Corresponding author address: Sylwester Arabas, Institute of Geophysics, Faculty of Physics, University of Warsaw, Pasteura 7, 02-093 Warsaw, Poland. E-mail: sarabas@igf.fuw.edu.pl

1. Introduction

This study presents a series of large-eddy simulations (LES) employing the particle-based and probabilistic approach for representing aerosol, cloud, and warm-rain microphysics introduced in Shima (2008) and Shima et al. (2009) and referred to as the superdroplet method (SDM). The simulations cover a 24-h-long evolution of a field of shallow convective clouds typical of the trade wind boundary layer.

The highlight of the paper is the discussion of the simulation results in context of several previously published analyses of in situ cloud measurements from the Rain in Cumulus over the Ocean (RICO) field study (Rauber et al. 2007). SDM features a continuous (as opposed to binned) representation of the particle sizes and diffusive-error-free numerical schemes for both condensational and collisional growth of particles. This results in the availability of high-spectral-resolution data on the shape of the particle-size distribution within a large range of particle sizes from unactivated aerosol through cloud droplets to drizzle and rain drops. In this paper the cloud and rain size spectra obtained in LES-coupled SDM simulations are analyzed with the aim of presenting quantities comparable to those measured during RICO using high-resolution optical cloud and precipitation size spectrometers such as the Fast Forward Scattering Spectrometer Probe (Fast-FSSP) and the two-dimensional stereo (2D-S) probe [see Brenguier et al. (1998) and Lawson et al. (2006), respectively]. Employment of SDM as opposed to bulk, multimoment, or bin microphysics makes it feasible to take into account in the comparison of a wider range of cloud microphysical parameters than in previous studies comparing LES results with RICO aircraft observations (Abel and Shipway 2007; van Zanten et al. 2011).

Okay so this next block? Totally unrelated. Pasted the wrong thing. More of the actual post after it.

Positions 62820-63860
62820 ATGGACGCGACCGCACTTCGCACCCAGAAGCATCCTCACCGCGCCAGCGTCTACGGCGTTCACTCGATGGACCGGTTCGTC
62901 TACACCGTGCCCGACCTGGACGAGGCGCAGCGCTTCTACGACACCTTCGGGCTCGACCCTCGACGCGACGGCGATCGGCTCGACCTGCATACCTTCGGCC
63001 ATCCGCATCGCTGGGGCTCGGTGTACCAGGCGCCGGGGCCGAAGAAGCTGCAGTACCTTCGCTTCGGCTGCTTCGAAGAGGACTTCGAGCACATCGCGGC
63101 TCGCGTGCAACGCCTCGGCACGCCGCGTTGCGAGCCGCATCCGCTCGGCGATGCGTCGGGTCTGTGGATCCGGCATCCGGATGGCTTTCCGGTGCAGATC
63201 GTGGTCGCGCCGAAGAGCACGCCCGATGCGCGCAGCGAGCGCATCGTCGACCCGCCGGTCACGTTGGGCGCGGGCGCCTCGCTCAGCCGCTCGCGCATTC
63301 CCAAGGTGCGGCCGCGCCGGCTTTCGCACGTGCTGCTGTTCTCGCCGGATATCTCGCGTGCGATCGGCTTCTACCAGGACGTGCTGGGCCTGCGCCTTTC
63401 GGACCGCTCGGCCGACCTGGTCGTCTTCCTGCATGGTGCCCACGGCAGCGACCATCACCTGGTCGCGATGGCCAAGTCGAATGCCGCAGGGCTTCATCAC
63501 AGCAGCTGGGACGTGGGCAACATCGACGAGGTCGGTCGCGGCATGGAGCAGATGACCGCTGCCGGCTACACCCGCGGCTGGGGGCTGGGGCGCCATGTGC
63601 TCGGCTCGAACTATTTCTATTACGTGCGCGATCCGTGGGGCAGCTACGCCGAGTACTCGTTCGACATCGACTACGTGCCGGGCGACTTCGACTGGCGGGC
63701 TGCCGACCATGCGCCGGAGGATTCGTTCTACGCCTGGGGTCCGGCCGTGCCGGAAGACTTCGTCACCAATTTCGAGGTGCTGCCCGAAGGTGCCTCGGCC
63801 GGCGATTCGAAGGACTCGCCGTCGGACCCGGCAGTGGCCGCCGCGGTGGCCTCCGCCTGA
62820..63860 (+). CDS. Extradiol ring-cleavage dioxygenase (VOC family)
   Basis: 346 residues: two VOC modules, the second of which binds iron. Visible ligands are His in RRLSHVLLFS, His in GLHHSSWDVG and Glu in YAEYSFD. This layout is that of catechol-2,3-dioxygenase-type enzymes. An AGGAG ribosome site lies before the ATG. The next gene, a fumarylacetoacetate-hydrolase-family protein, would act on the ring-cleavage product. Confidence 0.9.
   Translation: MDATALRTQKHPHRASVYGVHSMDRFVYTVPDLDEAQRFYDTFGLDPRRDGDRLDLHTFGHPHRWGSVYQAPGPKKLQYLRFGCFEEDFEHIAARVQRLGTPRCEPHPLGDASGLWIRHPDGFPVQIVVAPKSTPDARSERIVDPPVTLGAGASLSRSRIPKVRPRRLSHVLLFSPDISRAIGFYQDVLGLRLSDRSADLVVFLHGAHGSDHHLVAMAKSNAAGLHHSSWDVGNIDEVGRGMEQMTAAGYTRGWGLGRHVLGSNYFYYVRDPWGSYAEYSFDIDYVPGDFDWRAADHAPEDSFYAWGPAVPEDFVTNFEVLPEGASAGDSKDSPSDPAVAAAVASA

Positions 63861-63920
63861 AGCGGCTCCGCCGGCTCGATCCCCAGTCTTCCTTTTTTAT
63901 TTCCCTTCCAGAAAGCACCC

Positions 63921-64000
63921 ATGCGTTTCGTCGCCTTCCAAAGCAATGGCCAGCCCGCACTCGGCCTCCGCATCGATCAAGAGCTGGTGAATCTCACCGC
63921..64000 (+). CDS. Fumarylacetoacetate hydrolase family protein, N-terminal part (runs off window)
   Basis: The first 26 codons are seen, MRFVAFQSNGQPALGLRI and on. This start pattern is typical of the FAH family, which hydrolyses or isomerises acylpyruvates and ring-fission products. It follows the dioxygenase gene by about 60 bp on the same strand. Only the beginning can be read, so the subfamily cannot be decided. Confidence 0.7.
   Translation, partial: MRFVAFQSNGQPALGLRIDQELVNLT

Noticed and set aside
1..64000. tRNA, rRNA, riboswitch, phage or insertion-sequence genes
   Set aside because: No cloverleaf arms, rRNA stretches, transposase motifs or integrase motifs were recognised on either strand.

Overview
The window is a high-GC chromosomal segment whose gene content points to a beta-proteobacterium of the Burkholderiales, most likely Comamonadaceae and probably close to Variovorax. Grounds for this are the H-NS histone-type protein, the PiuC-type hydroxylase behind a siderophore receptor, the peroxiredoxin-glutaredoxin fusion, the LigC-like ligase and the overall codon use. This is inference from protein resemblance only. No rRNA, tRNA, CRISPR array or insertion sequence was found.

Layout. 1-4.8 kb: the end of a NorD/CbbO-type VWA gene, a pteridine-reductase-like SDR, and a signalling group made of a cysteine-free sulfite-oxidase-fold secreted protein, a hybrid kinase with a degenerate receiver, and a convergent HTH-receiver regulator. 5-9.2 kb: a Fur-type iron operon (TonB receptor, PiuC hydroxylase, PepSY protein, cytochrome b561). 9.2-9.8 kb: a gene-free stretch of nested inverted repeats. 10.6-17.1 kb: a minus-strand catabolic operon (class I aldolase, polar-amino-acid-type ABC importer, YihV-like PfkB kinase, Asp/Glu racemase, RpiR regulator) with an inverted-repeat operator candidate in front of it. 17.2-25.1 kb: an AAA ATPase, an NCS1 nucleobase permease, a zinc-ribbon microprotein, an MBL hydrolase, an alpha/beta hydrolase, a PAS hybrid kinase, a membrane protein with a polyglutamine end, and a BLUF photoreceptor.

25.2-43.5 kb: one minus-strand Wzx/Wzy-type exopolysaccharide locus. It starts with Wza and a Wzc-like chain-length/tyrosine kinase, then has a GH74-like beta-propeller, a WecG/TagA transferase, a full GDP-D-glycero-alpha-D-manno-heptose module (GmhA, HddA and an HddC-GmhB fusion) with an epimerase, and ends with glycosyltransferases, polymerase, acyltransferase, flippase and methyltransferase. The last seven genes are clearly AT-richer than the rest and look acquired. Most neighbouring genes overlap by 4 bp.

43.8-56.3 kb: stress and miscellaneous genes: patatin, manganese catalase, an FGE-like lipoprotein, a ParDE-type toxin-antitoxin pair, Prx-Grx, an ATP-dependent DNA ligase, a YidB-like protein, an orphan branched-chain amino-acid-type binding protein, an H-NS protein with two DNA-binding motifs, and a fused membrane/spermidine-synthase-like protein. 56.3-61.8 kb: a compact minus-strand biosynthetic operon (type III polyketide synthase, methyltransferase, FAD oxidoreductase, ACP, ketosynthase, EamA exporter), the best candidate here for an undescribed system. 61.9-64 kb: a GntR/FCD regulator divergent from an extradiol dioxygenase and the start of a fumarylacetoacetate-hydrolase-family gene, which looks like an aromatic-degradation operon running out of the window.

2. Methodology

a. The superdroplet method

SDM is a particle-based simulation technique in which each of the particles for which computations are made [superdroplets (SDs)] represents a multiplicity of real-world particles of the same size and same composition. Formulation of the method is given in Shima et al. (2009) and may be briefly outlined as follows. The framework of the method consists of two mutually coupled components: (i) an Eulerian fluid flow solver, and (ii) a Lagrangian particle-tracking logic-computing evolution of physical coordinates and physicochemical properties of a population of particles immersed in the flow. All particles are treated as spherical solution droplets (ammonium sulfate solution assumed herein). The coupling between the Eulerian and the Lagrangian components is bidirectional. The Lagrangian component feeds on the fluid velocity field in order to update the positions of the superdroplets and the thermodynamic fields to compute the condensational growth or evaporation rates. The Eulerian component feeds on the water vapor and heat source/sink rates resulting from condensation and evaporation of water on the particles. In the Lagrangian component, all SDs are subject to transport by the flow, gravitational settling, and condensational and collisional growth. The distinction between aerosol, cloud, drizzle, or rain particles is made only at the stage of model output analysis—not in the model formulation itself.